ANNAPOLIS – Project Exile has led Gov.-elect Robert Ehrlich’s crime agenda for four years, but his move from Congress to the State House isn’t likely to make the program’s passage in Maryland any easier.
Opponents cite the legislation’s mandatory minimum sentencing as the primary reason why they don’t support bringing Project Exile to Maryland.
Although the Senate has shown overwhelming support of Exile legislation, the next senator likely to take Walter Baker’s, D-Cecil, place as the Senate Judicial Proceedings chairman, who will give the bill its first hearing, is not as friendly to the idea.
Sen. Brian Frosh, D-Montgomery, will likely replace Baker, who lost in the general election. Frosh has repeatedly voted against Exile.
The federal program started in Richmond in 1997 and is designed to prosecute illegal firearm offenses in federal court and impose mandatory sentences. Virginia adopted the plan and has had success curbing gun crimes.
As a U.S. congressman representing Maryland, Ehrlich touted the program, particularly as an antidote to Baltimore’s murder rate. He proposed to the U.S. attorney for Maryland in 1999 that the state adopt Project Exile.
Ehrlich compared the 576 criminals in Richmond that have been charged with gun crimes through Project Exile in the past three years to the 275 that have been charged in Baltimore by the U.S. Attorney’s Office in the past five.
“The message has not been lost on criminals: In Richmond, they know they will be prosecuted; in Baltimore, they know they might be prosecuted,” Ehrlich said in a Feb. 8, 2000, press release.
Sen. Philip Jimeno, D-Anne Arundel, said the bill received great bipartisan support in the Senate. However, even after bringing in Richmond prosecutors and the chief of police to testify on the program’s success, the House killed the bill.
Beginning in 2000, the House Judiciary Committee killed the bill three years in a row, after a 2000 Senate vote of 42 to 4 in support and a 2001 Senate vote of 44 to 3 in support. Last session, the bill never made it to the Senate.
“Even before the governor-elect talked about it, we had bipartisan support,” Jimeno said. “It’s a concept that makes sense. If you commit a crime with a gun you go to jail.”
The bill doesn’t make sense to House Judiciary Chairman Joseph Vallario, D-Prince George’s. “From what I can see we already have Project Exile and we’ve had it for a while,” he said, adding he sees only one difference with Maryland state law: Exile is a federal program.
One big Project Exile booster in the State House has been Delegate Joan Cadden, D-Anne Arundel. She cites the success Virginia and U.S. cities have had with the program. The program has contributed to the 40 percent reduction of gun violence in Richmond, according to the Virginia Exile Web site. “It’s so successful in Virginia and it really does deter criminals from carrying guns because they know they’re not going around the corner where their families can visit – they’re going away to federal prison,” she said. Cadden, who has pre-filed an Exile bill for the upcoming session, said the reason the bill has had so much trouble getting past the House is because the judges and lawyers on the Judiciary Committee don’t like the mandatory sentencing.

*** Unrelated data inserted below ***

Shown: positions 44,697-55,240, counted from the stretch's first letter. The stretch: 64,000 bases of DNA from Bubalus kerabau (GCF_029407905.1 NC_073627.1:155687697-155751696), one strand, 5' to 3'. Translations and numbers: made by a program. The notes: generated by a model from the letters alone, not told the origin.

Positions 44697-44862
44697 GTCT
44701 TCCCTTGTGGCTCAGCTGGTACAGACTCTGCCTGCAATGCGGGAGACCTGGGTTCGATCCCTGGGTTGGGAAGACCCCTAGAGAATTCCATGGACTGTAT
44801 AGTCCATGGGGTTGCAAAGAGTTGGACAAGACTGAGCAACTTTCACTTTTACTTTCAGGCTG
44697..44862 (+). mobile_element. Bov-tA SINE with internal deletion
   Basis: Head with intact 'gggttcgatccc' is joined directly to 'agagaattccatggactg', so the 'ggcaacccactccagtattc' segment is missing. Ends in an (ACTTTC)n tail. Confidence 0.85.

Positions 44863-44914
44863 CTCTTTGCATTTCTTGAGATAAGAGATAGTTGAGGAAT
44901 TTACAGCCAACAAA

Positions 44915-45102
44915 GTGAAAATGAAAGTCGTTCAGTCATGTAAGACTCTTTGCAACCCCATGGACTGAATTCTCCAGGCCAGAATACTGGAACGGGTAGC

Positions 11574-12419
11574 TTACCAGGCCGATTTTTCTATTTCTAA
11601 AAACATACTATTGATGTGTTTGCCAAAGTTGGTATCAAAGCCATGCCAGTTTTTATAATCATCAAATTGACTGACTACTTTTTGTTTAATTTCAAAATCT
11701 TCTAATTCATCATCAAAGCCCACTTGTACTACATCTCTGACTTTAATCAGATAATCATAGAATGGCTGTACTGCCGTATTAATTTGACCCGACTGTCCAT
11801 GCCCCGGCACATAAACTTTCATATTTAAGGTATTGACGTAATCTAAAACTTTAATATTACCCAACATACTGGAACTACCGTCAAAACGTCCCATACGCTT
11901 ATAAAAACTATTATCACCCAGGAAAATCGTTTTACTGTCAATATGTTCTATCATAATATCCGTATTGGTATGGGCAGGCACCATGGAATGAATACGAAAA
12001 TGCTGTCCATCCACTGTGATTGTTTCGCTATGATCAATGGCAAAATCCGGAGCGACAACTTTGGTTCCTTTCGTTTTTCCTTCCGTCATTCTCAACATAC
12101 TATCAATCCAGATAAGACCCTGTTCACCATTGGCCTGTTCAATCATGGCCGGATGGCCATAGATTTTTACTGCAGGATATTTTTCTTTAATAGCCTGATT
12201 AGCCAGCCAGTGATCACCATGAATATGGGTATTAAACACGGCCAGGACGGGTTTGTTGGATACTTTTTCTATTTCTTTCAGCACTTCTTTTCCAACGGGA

That’s why Frosh has joined a very small minority in the Senate in opposition.
“In general I think it’s better to give judges discretion than prosecutors,” Frosh said.
Mandatory sentencing will prevent criminals from making a plea deal with prosecutors for lesser charges, said Lt. Gov.-elect Michael Steele.
“We’re looking to bring Exile in to set a new standard,” Steele said. “Our goal is to make the use of a firearm untenable and mandatory sentencing will be a big part of that.”
Both the National Rifle Association and the Brady Campaign to Prevent Gun Violence favor Project Exile.
“We support it but we don’t believe it’s the end all and be all,” said Amy Stilwell, the spokeswoman for the Brady Campaign. “It shouldn’t be seen as a substitute for passing and making strong gun laws that are preventative in nature.”
After analyzing six different jurisdictions that were provided grant funds to aid in prosecution of Project Exile offenses, the Virginia Department of Criminal Justice Services issued an interim evaluation in August. The report said 310 cases were prosecuted across the sites from January 2000 to May 2001, the latest available statistics.
The evaluation found that 81 percent of cases included confiscation of at least one firearm, and 56 percent of all Circuit Court cases brought resulted in a Virginia Exile conviction. It also found that 95 percent of those convictions resulted in the mandatory minimum sentence of five years.
However, the evaluation also found some faults, including the fact that 35 percent of all defendants were granted bail despite the provision that bail not be granted to Exile offenders.